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For Release: April 29, 2011
Contact:
David Corriveau (603) 653-1978 david.a.corriveau@hitchcock.org

DMS wins Grand Challenges Explorations Grant for groundbreaking research in global health, development


Peter F. Wright, M.D.

Lebanon, NH—Dartmouth Medical School (DMS) announced today that it is a winner of a $100,000 grant from Grand Challenges Explorations, an initiative funded by the Bill & Melinda Gates Foundation. Principal investigator Peter F. Wright, MD, a DMS professor of pediatrics and an international expert in infectious diseases, will pursue an innovative global health and development research project, titled "Mucosal Immunity in Polio."

Grand Challenges Explorations (GCE) funds scientists and researchers worldwide to explore ideas that can break the mold in how we solve persistent global health and development challenges. Wright's project is one of more than 85 Grand Challenges Explorations Round 6 grants announced today by the Bill & Melinda Gates Foundation.

"GCE winners are expanding the pipeline of ideas for serious global health and development challenges where creative thinking is most urgently needed," said Chris Wilson, director of Global Health Discovery at the Bill & Melinda Gates Foundation. "These grants are meant to spur on new discoveries that could ultimately save millions of lives."

To receive funding, Wright and other Grand Challenges Explorations Round 6 winners demonstrated in a two-page, online application a bold idea in one of five critical global health and development topics: polio eradication, HIV, sanitation and family health technologies, and mobile health. Applications for the current open round, Grand Challenges Explorations Round 7, will be accepted through May 19, 2011.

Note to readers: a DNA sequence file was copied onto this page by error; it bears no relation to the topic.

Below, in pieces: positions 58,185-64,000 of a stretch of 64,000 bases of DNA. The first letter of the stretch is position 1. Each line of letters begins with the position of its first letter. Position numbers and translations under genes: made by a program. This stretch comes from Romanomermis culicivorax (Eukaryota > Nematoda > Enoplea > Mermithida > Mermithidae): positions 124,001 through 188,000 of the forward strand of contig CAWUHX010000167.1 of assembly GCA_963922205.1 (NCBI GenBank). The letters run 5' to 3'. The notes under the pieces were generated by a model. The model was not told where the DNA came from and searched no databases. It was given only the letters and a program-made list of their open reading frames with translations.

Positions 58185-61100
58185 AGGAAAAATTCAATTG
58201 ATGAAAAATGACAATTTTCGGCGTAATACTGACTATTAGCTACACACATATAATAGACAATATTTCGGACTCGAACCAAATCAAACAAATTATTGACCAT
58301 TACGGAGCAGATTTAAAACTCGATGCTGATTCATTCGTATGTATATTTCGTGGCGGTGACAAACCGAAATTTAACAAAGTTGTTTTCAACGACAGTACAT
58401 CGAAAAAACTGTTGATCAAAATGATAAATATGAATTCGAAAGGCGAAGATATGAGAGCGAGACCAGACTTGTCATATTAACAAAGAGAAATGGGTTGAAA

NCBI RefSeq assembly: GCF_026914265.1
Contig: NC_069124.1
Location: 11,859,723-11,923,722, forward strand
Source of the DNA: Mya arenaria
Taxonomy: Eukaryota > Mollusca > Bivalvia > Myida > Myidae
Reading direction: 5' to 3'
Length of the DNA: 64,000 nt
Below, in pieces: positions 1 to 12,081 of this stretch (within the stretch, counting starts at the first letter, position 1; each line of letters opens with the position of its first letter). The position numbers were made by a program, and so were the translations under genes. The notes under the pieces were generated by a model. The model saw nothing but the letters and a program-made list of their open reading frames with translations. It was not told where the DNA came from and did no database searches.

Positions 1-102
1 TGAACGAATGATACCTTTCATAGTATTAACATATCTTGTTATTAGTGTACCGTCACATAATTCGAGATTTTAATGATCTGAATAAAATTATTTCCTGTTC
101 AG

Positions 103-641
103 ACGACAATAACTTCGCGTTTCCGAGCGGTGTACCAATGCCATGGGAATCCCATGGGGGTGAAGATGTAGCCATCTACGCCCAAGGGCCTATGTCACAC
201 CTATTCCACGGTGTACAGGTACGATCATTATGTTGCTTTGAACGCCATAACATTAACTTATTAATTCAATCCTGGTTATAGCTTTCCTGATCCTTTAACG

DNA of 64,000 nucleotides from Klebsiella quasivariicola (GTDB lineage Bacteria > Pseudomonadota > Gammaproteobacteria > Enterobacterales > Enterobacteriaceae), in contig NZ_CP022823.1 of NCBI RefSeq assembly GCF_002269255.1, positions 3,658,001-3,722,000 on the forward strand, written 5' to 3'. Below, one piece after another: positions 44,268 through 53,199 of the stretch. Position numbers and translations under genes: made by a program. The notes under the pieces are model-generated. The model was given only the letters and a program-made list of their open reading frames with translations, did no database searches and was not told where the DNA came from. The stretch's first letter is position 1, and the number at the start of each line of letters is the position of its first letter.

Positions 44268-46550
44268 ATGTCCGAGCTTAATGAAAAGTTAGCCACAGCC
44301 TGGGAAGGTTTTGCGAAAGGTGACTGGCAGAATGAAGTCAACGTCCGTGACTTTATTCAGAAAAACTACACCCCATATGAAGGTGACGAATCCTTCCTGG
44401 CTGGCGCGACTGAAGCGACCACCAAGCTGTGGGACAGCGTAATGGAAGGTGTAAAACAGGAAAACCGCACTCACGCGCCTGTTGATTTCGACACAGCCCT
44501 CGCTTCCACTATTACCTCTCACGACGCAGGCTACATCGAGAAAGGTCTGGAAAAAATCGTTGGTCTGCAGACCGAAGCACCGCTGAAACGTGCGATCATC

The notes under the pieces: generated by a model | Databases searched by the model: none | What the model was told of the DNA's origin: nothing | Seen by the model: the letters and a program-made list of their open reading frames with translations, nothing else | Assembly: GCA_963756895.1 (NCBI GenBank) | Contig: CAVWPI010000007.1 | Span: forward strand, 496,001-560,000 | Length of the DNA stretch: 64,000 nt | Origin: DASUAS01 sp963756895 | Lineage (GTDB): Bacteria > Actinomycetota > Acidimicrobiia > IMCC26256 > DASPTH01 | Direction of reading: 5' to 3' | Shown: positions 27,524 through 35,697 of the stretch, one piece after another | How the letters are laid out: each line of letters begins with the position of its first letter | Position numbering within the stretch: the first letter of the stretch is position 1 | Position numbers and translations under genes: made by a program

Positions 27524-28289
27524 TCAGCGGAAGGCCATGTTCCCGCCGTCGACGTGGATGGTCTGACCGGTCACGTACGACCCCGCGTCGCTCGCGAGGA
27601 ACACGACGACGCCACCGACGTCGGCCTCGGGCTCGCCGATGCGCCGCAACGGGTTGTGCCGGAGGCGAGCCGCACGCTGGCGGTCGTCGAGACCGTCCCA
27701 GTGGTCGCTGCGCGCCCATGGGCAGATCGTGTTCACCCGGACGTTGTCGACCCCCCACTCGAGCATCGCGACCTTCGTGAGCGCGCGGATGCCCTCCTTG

In collaboration with the Global Polio Eradication Program and the Netherlands National Institute for Public Health and the Environment, Wright's team at Dartmouth will spend the next year testing and analyzing before-and-after stool samples from children who received polio vaccines during recent clinical trials in Egypt and Oman. DMS researchers joining Wright are Wendy Wieland-Alter from the Department of Medicine, Natalia Ilyushina from the Department of Pediatrics, Molly Housman from the Department of Microbiology and Immunology, and DMS professor of pediatrics John F. Modlin, MD, a longtime collaborator with Wright on international-health projects in infectious disease.

"This project addresses a key problem standing in the way of global polio eradication," Modlin said. "That is, an incomplete understanding of how different polio vaccines, namely oral poliovirus vaccine (Sabin) and inactivated polio vaccine (Salk) contribute to control of the spread of polioviruses from person to person in resource-limited settings with poor sanitation and high population density.

Wright welcomed news of the grant as "an opportunity to enlarge the scope of our lab, which had been very much devoted to influenza projects. These kinds of things strengthen Dartmouth's visibility and interest in global-health initiatives."

About Grand Challenges Explorations
Grand Challenges Explorations is a $100-million initiative funded by the Bill & Melinda Gates Foundation. Launched in 2008, Grand Challenge Explorations grants have already been awarded to nearly 500 researchers from over 40 countries. The grant program is open to anyone from any discipline and from any organization. The initiative uses an agile, accelerated grant-making process with short two-page online applications and no preliminary data required. Initial grants of $100,000 are awarded two times a year. Successful projects have the opportunity to receive a follow-on grant of up to US$1 million.

-DMS-

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